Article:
Service providers may offer an Excess Information Rate (EIR) or a CIR and EIR for a given service. An EIR-based service (service with no CIR, i.e., CIR=0) is a best effort service with no assurance that any traffic will get through the network. A service with a CIR and EIR will assure that traffic conformant to the CIR will meet the specifications. Traffic bandwidth that exceeds the CIR is considered excess traffic and is provided no bandwidth assurances. EIR traffic may get through the network if there is no congestion.
At a minimum you want your Ethernet service to have a CIR to assure service bandwidth
Having an EIR improves what is called “Goodput” which enables you to get more of your traffic through the network at times when the network is not congested. Compare an EIR to residential broadband service bandwidth where sometimes you receive better application performance, e.g., watching a streaming video uninterrupted, and when the network is congested and your video stutters as video packets are lost due to congestion and must be retransmitted.
Service bandwidth increments are often related to the port speed. While any bandwidth increment can be offered at any port speed, service providers typically provide bandwidth in the increments listed in Figure 4.
Figure 4: Service Bandwidth increments by Port Speed
When multiple EVCs are delivered on a single Ethernet UNI, a CIR (and/or EIR) can be defined for each service. The MEF has defined a "bandwidth profile" which includes the CIR and EIR values. Figure 5 lists the different types of bandwidth profiles and use cases. As you can see, there are many options which create complexities.
Figure 5: Bandwidth profile types and their use cases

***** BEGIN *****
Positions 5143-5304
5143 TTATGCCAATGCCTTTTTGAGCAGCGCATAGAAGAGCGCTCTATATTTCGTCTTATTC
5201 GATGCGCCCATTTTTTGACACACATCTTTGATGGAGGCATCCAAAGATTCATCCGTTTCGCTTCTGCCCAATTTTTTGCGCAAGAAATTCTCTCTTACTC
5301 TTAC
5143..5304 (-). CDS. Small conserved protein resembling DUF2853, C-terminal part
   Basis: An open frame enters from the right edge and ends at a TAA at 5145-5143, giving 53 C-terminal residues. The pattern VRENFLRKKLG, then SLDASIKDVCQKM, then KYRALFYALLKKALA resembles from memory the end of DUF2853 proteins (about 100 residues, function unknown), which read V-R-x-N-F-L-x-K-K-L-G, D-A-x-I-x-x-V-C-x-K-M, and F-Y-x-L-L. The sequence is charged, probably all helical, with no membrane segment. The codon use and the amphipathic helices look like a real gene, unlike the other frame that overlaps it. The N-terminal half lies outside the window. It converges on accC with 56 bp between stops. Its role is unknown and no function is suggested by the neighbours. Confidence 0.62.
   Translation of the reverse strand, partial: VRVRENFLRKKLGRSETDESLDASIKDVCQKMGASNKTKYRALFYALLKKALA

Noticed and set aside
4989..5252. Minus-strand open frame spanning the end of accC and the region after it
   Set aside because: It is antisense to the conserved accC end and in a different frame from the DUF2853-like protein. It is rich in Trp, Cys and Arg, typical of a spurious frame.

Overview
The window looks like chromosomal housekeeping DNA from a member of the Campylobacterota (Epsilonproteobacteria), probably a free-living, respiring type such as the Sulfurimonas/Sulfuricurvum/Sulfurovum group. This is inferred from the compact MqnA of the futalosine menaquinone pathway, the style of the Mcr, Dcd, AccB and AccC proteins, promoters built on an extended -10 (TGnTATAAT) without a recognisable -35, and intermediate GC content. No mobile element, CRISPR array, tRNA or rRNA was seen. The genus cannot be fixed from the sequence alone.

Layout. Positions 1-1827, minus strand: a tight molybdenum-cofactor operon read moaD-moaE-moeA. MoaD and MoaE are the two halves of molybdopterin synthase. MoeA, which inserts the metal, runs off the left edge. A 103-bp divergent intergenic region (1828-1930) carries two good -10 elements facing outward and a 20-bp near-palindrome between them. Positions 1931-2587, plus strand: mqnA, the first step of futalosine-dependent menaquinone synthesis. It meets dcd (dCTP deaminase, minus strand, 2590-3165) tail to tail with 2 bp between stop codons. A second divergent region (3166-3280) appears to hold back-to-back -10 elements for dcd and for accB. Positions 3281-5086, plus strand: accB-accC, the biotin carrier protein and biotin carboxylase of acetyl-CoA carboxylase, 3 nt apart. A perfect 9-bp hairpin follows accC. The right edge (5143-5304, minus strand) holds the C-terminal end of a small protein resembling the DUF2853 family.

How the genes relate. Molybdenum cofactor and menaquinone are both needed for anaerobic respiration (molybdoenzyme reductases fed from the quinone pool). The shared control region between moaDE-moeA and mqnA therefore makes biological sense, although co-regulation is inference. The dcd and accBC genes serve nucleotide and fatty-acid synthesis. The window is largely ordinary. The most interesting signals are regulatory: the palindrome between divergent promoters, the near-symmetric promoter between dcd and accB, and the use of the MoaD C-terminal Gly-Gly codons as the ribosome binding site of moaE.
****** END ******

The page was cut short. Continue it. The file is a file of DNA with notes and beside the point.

Advanced Service Components
Once the fundamental service components of ports, connectivity and service bandwidth are selected, there are additional, more advanced, service components to select to ensure that the service best meets the needs of your applications. Most Ethernet service providers currently provide some form of these advanced service components in their service portfolio.
Classes of Service
Classes of service (CoS) address the unique service performance requirements for different applications. For example, if you have a call center using VoIP, you may want to differentiate the VoIP traffic from the data traffic used to interact with customers. This could be accomplished by purchasing an Ethernet service with two classes of service. Your router or Ethernet switch that attaches to the Ethernet UNI would mark each Ethernet frame associated with the VoIP or data with a unique Ethernet priority code point (PCP) also known as an IEEE 802.1p marking. Your Ethernet service provider may have a predefined set of PCPs to indicate each CoS. Therefore, you need to configure your attaching equipment to properly mark the PCP of the Ethernet frames to match the PCP specified for each CoS purchased from the service provider.
Alternatively, you could purchase a separate EVC for each class of service. Using the above example, you would purchase an EVC with a CoS suitable for your VoIP traffic and an EVC with a CoS suitable for your data traffic. Each EVC, and hence CoS, is identified via a unique VLAN ID or set of VLAN IDs. The approach to select will depend upon the service cost and capabilities for each. Either approach can achieve the same result.
Figure 6: Ethernet Service Performance Metrics
Service Performance Metrics